study     that     publicity        and   convenience           incentives         were     not

significantly            correlated       with    increased         ridesharing,            whereas

financial        incentives         did   have    a positive           effect.



2.     Personalized            Matching          Service

         Personalized          matching        service,        which     seeks       to identify

and    bring     together       potential        carpoolers,           is one      of the       most

widely     utilized          incentives.         Ferguson’s         study      (1990a)

large     firms       in the    Los    Angeles      region       found      that     personalized

matching       assistance         in the      absence      of parking          management

strategies        or    direct      ridesharing         incentives         was     associated

with    a highly        significant        increase        in the       level      of

ridesharing           at individual           firms.     With    matching        services,

employees        rideshare        approximately          i0     percent       more      than

without     it within          each    size    category        of   firm      (See      Table    5).

Larger     firms       had   more     efficient        programs,        presumably         due     to

the    economies        of scale       in providing           the   service        and    the

existence        of    ridesharing        coordinators           fully     devoted        to the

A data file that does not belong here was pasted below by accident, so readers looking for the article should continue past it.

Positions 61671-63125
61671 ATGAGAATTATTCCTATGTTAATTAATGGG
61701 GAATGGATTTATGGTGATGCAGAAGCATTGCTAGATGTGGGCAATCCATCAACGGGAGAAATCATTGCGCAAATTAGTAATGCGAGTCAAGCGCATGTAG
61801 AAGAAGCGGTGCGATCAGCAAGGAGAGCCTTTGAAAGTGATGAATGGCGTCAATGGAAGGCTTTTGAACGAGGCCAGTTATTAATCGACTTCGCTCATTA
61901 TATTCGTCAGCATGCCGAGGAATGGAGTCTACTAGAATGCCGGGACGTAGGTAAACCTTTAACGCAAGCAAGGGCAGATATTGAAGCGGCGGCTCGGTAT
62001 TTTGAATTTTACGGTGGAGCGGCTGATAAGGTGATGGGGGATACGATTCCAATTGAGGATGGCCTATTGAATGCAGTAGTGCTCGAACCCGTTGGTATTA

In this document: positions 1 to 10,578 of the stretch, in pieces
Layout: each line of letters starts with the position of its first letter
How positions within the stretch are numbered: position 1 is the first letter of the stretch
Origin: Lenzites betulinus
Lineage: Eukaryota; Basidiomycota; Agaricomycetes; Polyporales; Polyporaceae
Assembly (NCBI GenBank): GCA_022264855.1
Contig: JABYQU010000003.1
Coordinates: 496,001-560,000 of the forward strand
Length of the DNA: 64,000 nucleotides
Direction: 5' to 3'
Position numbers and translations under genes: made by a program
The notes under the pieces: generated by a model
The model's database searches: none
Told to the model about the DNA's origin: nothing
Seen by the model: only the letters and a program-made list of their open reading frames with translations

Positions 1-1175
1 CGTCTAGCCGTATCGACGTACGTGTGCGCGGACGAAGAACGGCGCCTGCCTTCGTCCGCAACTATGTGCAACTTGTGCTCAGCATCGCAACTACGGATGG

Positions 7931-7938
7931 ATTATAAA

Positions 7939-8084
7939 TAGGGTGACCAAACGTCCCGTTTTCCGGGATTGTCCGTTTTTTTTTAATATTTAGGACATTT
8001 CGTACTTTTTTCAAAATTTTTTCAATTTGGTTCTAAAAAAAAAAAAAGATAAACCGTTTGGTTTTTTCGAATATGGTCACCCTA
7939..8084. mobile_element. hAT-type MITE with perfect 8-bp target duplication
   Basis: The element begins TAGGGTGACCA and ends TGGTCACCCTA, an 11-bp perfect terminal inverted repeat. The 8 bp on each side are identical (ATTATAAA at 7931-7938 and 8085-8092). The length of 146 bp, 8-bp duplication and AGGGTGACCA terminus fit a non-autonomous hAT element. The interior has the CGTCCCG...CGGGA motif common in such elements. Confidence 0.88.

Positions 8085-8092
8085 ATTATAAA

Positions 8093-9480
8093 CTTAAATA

ridesharing           services.


                                     MatchingAssistance
Table5: Mode Splitwith/outPersonalized
Mode Split                                                                     without

                Firm Size           ~i00 ~I000 ~i0000                  >i00    >i000 >I0000
               (employees)

Drive Alone                         80.67 78.46        74.74           91.38 88.94         85.81

Ridesharing                         16.30 19.11        24.23            5.35     7.75      11.15

Public Transit                        2.96 2.40         1.95            2.87     2.35       1.91
Source:Ferguson(1990a)
                                                                                                                    15


 Personalized          matching           assistance          for       carpool       and    vanpool

 formation       was    found        to    be more          successful          when     offered        in

 combination          with    parking           pricing       and       supply       control     measures

 (Ferguson,       1990b).